Skin Game by Jim Butcher
|Book Name:||Skin Game|
|Publisher(s):||Roc Hardcover (US) Orbit (UK)|
|Formatt:||Hardcover / Paperback / Audiobook / eBook|
|Release Date:||May 27, 2014|
This review contains some minor spoilers. Read with caution if you have yet to finish the story.
You would expect that after fourteen books a fantasy writer might start to run out of ideas – their writing might start losing originality and flair. However, Skin Game, the fifteenth book in Jim Butcher’s acclaimed series the Dresden Files completely defies this expectation.
This book sees wizard Harry Dresden, the Dresden Files’ voice and chief protagonist, thrust into yet another seemingly hopeless, and endlessly entertaining position. He is coerced by Mab, Queen of the Faerie Winter Court (and technically his employer) into aiding and abetting Nicodemus Archleone – arguably Harry’s most evil and terrifying nemesis – in robbing a vault. And not just any vault; Harry and Nicodemus, along with a crack team of wizards, mercenaries and other ‘creatures’ (you’ll see when you read it, and I promise you won’t be disappointed) are attempting to rob Hades, Lord of the Underworld, of the Holy Grail. Not only this, but there is a mysterious parasite in Harry’s head, and he has three days before it kills him.
As I said, Jim Butcher isn’t lacking in the original ideas department. To add to this, his writing is still frighteningly sharp considering the series’ impressive length. The classic Dresden one-liners, brilliantly terrible humour, and rather endearing pop-culture references (he sneaks James Cameron’s Aliens in there at an indescribably perfect time) are still in abundance. The pace is still quick, the action still impressive, and the series’ increasingly epic feel retains its shine. In addition, Butcher is still able to masterfully tug at the heartstrings when necessary through his strong characterisation, especially when we see Harry have a proper conversation with his daughter for the first time. There are some real tear-jerking moments in Skin Game.
The host of fan favourite characters in the book will appeal to long-term fans of the series as well; the prominence of Murphy, as well as a return to form for Michael, former Knight of the Cross, is a great contrast to Harry’s increasing darkness. There is a scene at Mac’s which I feel we have been missing in the last few books, as well as an appearance by Odin – and for me, Nicodemus and the Denarians are the best villains in the series. As fallen angels with a penchant for the apocalyptic, they’re of course going to bring a level of ‘epic’ to the book, and they have hurt or killed characters who we as readers have really empathised with, so they bring with them a lot of emotional backlog. However, what really makes the Denarians such effective antagonists is their human side – the fact that they have been seduced and corrupted by overwhelming power. A reader needs to relate to the villain, too, and this is all the more poignant because we’ve seen Harry go through the same difficult process of resisting the Denarian corruption. This human side is really explored in Skin Game, particularly as we experience the bond between Nicodemus and Deirdre, but also through some amusing interaction with the Denarians’ mortal henchmen.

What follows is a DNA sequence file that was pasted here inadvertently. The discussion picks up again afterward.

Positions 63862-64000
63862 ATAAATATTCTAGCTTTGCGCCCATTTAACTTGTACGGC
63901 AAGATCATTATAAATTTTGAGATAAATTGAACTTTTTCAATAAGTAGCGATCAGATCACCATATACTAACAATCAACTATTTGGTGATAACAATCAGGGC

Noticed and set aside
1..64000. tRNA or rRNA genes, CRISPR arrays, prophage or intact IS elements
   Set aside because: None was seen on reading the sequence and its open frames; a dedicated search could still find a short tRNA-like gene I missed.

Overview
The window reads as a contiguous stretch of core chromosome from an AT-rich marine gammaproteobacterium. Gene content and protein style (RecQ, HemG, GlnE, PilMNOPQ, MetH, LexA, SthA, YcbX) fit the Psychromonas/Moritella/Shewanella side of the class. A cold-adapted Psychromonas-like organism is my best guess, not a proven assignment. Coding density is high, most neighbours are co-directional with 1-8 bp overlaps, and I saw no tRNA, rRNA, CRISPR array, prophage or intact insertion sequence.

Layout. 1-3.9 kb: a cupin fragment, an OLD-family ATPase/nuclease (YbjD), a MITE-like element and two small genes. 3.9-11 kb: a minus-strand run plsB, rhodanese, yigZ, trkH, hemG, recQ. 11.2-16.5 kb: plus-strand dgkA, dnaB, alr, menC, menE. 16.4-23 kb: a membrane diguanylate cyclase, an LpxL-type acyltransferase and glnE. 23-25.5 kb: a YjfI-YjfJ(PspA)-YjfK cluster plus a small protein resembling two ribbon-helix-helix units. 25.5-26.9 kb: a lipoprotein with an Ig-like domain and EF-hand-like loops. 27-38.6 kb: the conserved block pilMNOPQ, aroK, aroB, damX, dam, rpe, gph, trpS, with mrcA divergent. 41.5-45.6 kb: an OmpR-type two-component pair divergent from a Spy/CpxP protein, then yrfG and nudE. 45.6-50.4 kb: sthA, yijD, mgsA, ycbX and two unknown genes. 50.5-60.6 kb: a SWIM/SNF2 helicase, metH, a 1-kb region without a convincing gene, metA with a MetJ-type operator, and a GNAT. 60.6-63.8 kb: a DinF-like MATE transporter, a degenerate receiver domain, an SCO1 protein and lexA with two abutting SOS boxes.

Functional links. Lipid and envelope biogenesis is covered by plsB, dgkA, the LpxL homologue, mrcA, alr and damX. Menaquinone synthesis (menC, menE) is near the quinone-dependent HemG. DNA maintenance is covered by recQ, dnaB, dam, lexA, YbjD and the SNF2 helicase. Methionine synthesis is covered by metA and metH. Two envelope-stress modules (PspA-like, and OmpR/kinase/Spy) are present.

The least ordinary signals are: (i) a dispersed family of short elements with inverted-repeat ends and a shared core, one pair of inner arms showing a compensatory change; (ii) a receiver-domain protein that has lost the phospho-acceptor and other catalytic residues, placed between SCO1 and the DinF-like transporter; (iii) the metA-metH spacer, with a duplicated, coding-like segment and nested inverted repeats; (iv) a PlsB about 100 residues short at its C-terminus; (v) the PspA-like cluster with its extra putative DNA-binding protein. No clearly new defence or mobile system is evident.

An appearance from some other characters like Ebenezar McCoy or Kincaid, or particular Thomas would have been the cherry on the cake, although the badassery of Goodman Grey, and the surprise badassery of Waldo Butters, more than make up for this.
A potential downside of the book is a lack of what really drew me to the series in the first place; fantasy, but as an augment for a ‘noir-ish’ detective story as in the first novels like Storm Front and Fool Moon. Saying that, Skin Game does feel like a more self-contained novel, with a more obvious goal. Harry isn’t just floundering around with things happening to him – he knows the game, he knows his objective. After the massive, interconnected events of the Changes, Ghost Story, Cold Days trilogy which leaned far more towards the Epic Fantasy than the Urban, this book deals with the aftermath; how those events changed things – the characters in particular. We see the emotional and personal developments of characters like Harry, Murphy, Michael, Molly – with the exciting heist plotline as a kind of catalytic backdrop. Then the novel mostly wraps itself up with a strong conclusion, although as always Jim still leaves us with some questions to keep us on tenterhooks.
Overall, I feel this book deserves a glowing review. On top of my glowing admonishments, there is an immensely satisfying twist that forced me to put the book down and appreciate Jim Butcher’s brilliance, and I promise you’ll never look at Parkour in the same way. In addition, I cannot stress enough how impressive it is that the series has maintained its consistently high quality. The only reason Skin Game might not be a 10/10 is because there are other books in the series that have been arguably been more superb, but that wouldn’t be fair! I cannot wait for the next one.